It began so small, so harmless. A tiny mound of innocent looking horse droppings carefully deposited in an out of the way place. Away from the house, not near the road, it couldn't possibly bother anyone.
Day by day, the little pile grew. I expected the neighbors to start complaining, but instead they sent their dogs over to do their business. Figured, why not? It's like peeing in the ocean. Our place was getting a reputation.
In a few months the pile matured into a fully grown adult hill. Large enough for certain winter sports. And it just kept growing. In fact, I think the actual rate of growth was accelerating. How could this be explained? Perhaps it was the miracle of compound interest at work. Or maybe we were witnessing the birth of a new species. In any case, it didn't seem right.
I tried to ignore the pile. I would shield my eyes or look the other way whenever I walked past it. I tried not to look at it directly in its eyes. I tried even harder to pretend it didn't HAVE eyes. But the pile would not be disregarded. I felt its menacing presence. It was not only getting bigger, but it also seemed to be moving. It was coming closer and closer to our front door. And I had a curious feeling that whenever I turned my back, it stuck out its tongue and mocked me like Calvin's spinach.
I began to look upon the pile as a monstrous aberration. Like something out of a cheesy sci-fi movie. The Mysterious Blob. Or Godzilla. Or Jabba the Hut. It had white things growing on it. Eerie grass-like vegetation with long, thick, deep green blades sprouted from the top. It looked like it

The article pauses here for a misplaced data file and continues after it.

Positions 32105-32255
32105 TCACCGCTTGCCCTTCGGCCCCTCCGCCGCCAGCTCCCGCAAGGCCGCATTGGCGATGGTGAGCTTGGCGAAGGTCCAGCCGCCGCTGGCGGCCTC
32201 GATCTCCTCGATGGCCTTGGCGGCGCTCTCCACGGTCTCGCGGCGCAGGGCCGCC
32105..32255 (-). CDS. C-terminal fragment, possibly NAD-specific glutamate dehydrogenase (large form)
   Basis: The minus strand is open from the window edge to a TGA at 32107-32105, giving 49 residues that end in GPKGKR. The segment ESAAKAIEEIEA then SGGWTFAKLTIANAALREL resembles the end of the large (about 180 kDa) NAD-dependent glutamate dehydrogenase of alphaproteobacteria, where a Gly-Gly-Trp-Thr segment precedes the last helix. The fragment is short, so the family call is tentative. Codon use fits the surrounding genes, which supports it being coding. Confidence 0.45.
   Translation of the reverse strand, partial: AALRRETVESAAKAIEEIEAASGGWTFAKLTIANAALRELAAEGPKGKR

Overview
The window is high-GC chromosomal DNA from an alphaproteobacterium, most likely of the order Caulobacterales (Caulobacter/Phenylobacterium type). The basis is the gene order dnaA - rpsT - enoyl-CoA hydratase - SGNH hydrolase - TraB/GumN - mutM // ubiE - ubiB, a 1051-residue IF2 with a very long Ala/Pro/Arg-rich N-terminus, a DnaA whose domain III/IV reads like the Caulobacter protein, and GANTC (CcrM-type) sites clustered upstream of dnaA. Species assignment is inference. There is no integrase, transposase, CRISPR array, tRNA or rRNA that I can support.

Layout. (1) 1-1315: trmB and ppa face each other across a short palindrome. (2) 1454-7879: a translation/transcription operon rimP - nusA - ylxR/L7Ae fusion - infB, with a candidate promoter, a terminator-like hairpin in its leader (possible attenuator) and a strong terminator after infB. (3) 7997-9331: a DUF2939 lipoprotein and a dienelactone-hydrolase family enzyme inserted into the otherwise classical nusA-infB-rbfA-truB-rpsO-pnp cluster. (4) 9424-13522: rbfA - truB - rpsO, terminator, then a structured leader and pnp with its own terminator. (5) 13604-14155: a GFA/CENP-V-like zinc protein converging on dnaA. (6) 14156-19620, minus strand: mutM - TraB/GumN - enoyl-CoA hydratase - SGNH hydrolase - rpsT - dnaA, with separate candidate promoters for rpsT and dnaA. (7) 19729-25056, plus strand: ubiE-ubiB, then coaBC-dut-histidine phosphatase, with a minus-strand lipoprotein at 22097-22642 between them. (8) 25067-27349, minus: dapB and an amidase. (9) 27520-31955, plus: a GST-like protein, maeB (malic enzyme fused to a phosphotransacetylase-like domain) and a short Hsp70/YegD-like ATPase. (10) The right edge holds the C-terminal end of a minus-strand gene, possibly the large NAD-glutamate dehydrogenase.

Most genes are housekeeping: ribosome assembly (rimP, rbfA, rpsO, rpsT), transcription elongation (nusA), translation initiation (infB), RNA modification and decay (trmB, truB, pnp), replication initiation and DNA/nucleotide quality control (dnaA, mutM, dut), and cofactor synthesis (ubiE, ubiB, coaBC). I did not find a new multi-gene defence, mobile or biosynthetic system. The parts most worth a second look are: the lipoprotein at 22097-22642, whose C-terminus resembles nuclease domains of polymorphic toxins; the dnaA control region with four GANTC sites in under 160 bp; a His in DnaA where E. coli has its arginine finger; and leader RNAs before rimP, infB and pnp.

Something had to be done. I bought a small manure spreader, but we only had enough acreage to spread a tiny fraction of the pile. All I managed to do was skim off the top. At least this took care of the ugly grass-stuff. I had given the pile
A friend suggested I try to sell the manure. Sell it? To who? Saddam Hussein? It never occurred to me to sell it. I'm glad it didn't. Yeah, I knew that gardeners use it, but I was pretty sure that there weren't enough gardeners in the entire state of Michigan to do me any good. But I put an ad in the paper anyway: "FREE: aged, terrifying horse manure." Nobody called.
I needed help. I became hopeful after reading an article in our local newspaper. The article told of a college educated man from Michigan State University who was investigating new ways of dealing with society's dung problem. He said that new techniques were beginning to change people's mind about manure. Apparently, manure had gotten some bad press in the past and need a PR boost. I needed to get a hold of this guy. If anyone knew about horse crap, it would be a college educated man from Michigan State University.
By the miracle of modern telecommunications (I called him on the phone), I was able to talk to this man. He said he was putting together a list of those who wanted manure and those who wanted to get rid of it. He suggested that in the meantime, I ask around in my immediate neighborhood to see if anybody would mind if I spread it on their fields and such. I told him to go ahead and put all my neighbors on the "Wants It" list and I'd take care of the rest.
I could work under the cover of darkness and deny everything in the morning.